Huckleberry, and other vacciniums… and How Cedar Plays an important role in their lives…


huckleberryLeaf1Huckleberry plants love cedar trees. They love them so very much, that they grow their best in the rotting trunks and stumps of these beloved nurses. The cedar trees are so invaluable to indigenous peoples of the Pacific Northwest Coast. Cedar is known to many indigenous groups as The Tree of Life. In the case of growing from its dead and rotting mass, this is how these lovely little hardy berry plants, known as Vaccinium parvifolium, are able to survive for centuries. This is the best place in the forest for them to grow and hopefully live a very long life, producing wonderful little berries that are filled with anti-oxidants and a bittersweet fruit that is such a joy to pick and eat. Vacciniums come in many forms… and this one is indigenous to the Pacific Northwest Coast which can be found in numerous indigenous groups/tribes/nations’ territories.

Without the wonderous nutrients found in rotting cedar, this little vaccinium would possibly cease to exist. The nutrients found in the rotting wood of the cedar provide this plant with everything it needs to survive and sustain itself. You will find numerous baby plants springing from dead cedar trees, as well as finding them establishing themselves within the trunk and roots of living cedar trees, and around the base of the trunks. When choosing to plant these lovely little gems in your garden, be sure to source out some rotting cedar tree to place around the roots of the plant, as well as dark rich soil. Keep it in a semi-shaded place, to allow it to grow at its natural slow pace. it takes years for huckleberry bushes to grow to a significant height. plants that are about knee high, are close to 10 years old. so consider this when planning your indigenous garden, and create space for ferns, as well as moss or succulents, to create a damp ground cover for their best chance of survival. Each of these plants will all grow well in a semi-shaded area, with a cedar tree placed somewhere in the midst. Or… if you live on the edge of the forest… please plant as many indigenous plants as you can. đŸ™‚



Published by: T'uy't’tanat - Cease Wyss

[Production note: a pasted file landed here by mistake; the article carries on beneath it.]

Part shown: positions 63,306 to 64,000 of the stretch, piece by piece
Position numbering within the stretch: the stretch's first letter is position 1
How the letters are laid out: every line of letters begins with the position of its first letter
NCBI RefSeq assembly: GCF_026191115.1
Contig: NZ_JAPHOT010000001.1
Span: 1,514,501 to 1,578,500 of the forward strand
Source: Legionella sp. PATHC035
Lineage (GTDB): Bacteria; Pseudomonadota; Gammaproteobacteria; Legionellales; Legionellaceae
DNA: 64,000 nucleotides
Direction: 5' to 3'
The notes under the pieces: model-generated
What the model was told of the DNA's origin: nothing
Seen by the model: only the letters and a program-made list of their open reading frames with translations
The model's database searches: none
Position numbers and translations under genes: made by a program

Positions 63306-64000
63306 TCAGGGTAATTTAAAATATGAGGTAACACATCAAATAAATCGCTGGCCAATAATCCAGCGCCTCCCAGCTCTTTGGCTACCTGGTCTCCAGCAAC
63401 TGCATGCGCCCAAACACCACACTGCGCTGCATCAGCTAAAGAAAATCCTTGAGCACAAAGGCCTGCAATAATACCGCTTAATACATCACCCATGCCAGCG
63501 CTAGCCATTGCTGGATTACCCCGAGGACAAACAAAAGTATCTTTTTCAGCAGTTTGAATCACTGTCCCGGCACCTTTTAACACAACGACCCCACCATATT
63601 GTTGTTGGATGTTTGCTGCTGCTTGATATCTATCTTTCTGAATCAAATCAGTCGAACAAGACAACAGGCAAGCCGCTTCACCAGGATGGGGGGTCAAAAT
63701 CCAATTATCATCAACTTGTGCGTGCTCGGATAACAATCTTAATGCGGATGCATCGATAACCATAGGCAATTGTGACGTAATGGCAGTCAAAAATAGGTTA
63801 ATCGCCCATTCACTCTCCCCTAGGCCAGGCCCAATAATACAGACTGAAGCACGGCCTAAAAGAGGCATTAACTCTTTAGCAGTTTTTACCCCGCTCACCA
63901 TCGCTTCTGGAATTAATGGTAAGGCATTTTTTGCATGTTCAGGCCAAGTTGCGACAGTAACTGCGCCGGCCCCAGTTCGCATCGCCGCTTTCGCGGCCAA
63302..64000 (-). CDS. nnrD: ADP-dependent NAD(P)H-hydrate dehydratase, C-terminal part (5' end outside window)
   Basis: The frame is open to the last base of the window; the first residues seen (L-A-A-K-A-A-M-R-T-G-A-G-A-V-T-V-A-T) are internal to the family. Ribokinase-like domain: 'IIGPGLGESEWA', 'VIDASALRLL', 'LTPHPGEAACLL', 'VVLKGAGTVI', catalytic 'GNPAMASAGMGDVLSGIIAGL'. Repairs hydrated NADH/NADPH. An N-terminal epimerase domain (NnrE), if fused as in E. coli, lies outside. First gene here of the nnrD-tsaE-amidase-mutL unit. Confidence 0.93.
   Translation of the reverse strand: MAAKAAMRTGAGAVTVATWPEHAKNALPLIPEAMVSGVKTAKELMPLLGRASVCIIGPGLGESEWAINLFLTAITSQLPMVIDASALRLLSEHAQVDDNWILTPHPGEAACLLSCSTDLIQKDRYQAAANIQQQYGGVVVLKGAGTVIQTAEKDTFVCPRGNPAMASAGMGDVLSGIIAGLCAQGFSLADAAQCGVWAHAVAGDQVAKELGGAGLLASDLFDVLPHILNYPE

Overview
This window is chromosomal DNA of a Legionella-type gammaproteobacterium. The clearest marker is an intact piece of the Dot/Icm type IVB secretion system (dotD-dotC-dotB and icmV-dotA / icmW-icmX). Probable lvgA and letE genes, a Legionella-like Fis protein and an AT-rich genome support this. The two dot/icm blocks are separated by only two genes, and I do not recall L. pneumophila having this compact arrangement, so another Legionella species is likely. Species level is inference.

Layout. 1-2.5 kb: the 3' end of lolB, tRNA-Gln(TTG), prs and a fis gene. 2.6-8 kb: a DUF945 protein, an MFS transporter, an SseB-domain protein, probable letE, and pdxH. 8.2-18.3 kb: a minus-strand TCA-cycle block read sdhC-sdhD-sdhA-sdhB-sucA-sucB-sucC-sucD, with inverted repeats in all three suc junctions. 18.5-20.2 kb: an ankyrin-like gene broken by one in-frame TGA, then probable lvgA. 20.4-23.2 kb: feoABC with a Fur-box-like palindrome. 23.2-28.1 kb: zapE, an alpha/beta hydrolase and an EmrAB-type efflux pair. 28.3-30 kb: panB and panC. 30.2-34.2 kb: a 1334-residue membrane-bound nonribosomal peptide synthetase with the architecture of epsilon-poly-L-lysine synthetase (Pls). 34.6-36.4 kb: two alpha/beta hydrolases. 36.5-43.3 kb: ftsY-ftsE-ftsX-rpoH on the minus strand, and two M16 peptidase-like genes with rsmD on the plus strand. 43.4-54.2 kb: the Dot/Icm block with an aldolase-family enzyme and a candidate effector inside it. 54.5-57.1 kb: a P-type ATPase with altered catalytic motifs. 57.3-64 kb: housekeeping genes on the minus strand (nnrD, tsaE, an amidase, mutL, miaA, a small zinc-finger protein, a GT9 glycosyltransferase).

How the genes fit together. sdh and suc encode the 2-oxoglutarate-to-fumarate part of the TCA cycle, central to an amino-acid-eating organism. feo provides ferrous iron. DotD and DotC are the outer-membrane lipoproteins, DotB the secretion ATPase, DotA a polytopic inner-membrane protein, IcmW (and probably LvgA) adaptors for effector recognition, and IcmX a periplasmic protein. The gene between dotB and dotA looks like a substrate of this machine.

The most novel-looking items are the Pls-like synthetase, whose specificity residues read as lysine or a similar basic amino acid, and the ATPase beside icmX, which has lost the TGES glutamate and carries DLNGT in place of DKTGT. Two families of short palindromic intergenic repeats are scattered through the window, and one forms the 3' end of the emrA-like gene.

Skwxwu7mesh/Sto:Lo/Metis/Hawaiian/Swiss Inter-disciplinary Artist Mediums/Formats: Digital Media Web Installations Public Art Community Based/Engaged Dialogues Storytelling Medicine Gathering Sharing Traditional Knowledge Creating and Building Communities Land and Wetlands Restoration and Remediation Collective and Collaborative Processes I am a mom of a lovely grown up daughter, [who is pursuing her life ambitions and passions], and I do a bunch of cool things that i dig. I like honest and passionate people who work hard at their goals and ambitions, and I tend to steer away from folks who are not pulling in the canoe , but rather just along for the ride. I am honest and I try to be humble, but I am human. I make mistakes and I learn from them and move on. I love plants. I love nature and all that we are gifted through Grandmother Nature and Grandfather Rocks. I am hoping to share information that I tend to share on a regular basis, about the work i do with plants. This includes forests and gardens, as I spend most of my outdoor time in these places. I spend as much time outdoors as I am able to. I work as an eco tourist guide in the spring/summer/fall months in the local forests and waterways surrounding Vancouver. My family is predominately Coast Salish, with Hawaiian roots from close to 100 years back. My father came from Europe, he is Swiss. My Indigenous cultural roots are my strengths, and I honour and feel ok about my European roots and draw positive elements from there too. I love all the culture in my life, and the unique histories stemming from each. I have lived a rich cultural life in my traditional territories, working, learning, teaching, living, gathering medicines, creating art, building communities, and striving for a better living in other ways. I have a creative soul and I live to create things.... both beautiful and not so beautiful. Complicated things and simple things. That is Art. It is a spirit that calls me and begs me to play at late hours of the night, or early hours of the day... or several days at a time. It is a big part of my soul. As is my inner Plant Diva.....I have a need to feed both these parts of my soul, and I hope this blog will help people learn more about why Mother Earth is so important, and how easy it is for us all to live better by taking care of our collective home and Mom, while taking care of ourselves. My wellness approach is simple... Love who you are and where you come from, and you will love where you are going. If you don't feel the love for yourself and your personal roots, or simply don't know your roots.... find the Love in Yourself. Redefine yourself and your world. But find your inner love, and feed it. And feed yourself while you're at it! Grow some food, barter for some food, make art, compost. and Please Help save the Bees and other pollinators. Thank you if you are already on top of it. I am a plant picker and grower and gatherer, so I started this blog as I have received so many requests from so many folks who have wanted me to do this for a long time. I hope you enjoy what I have to share. I do plant walks all the time, throughout the year and in many places. I see this is an online interactive medicine walk. I hope you enjoy the blog. And please consider booking me for walks and talks... I do interactive plant walks with teas before/during or after. :) my contact info is located below. Please leave comments and give me feedback. :) Peace out

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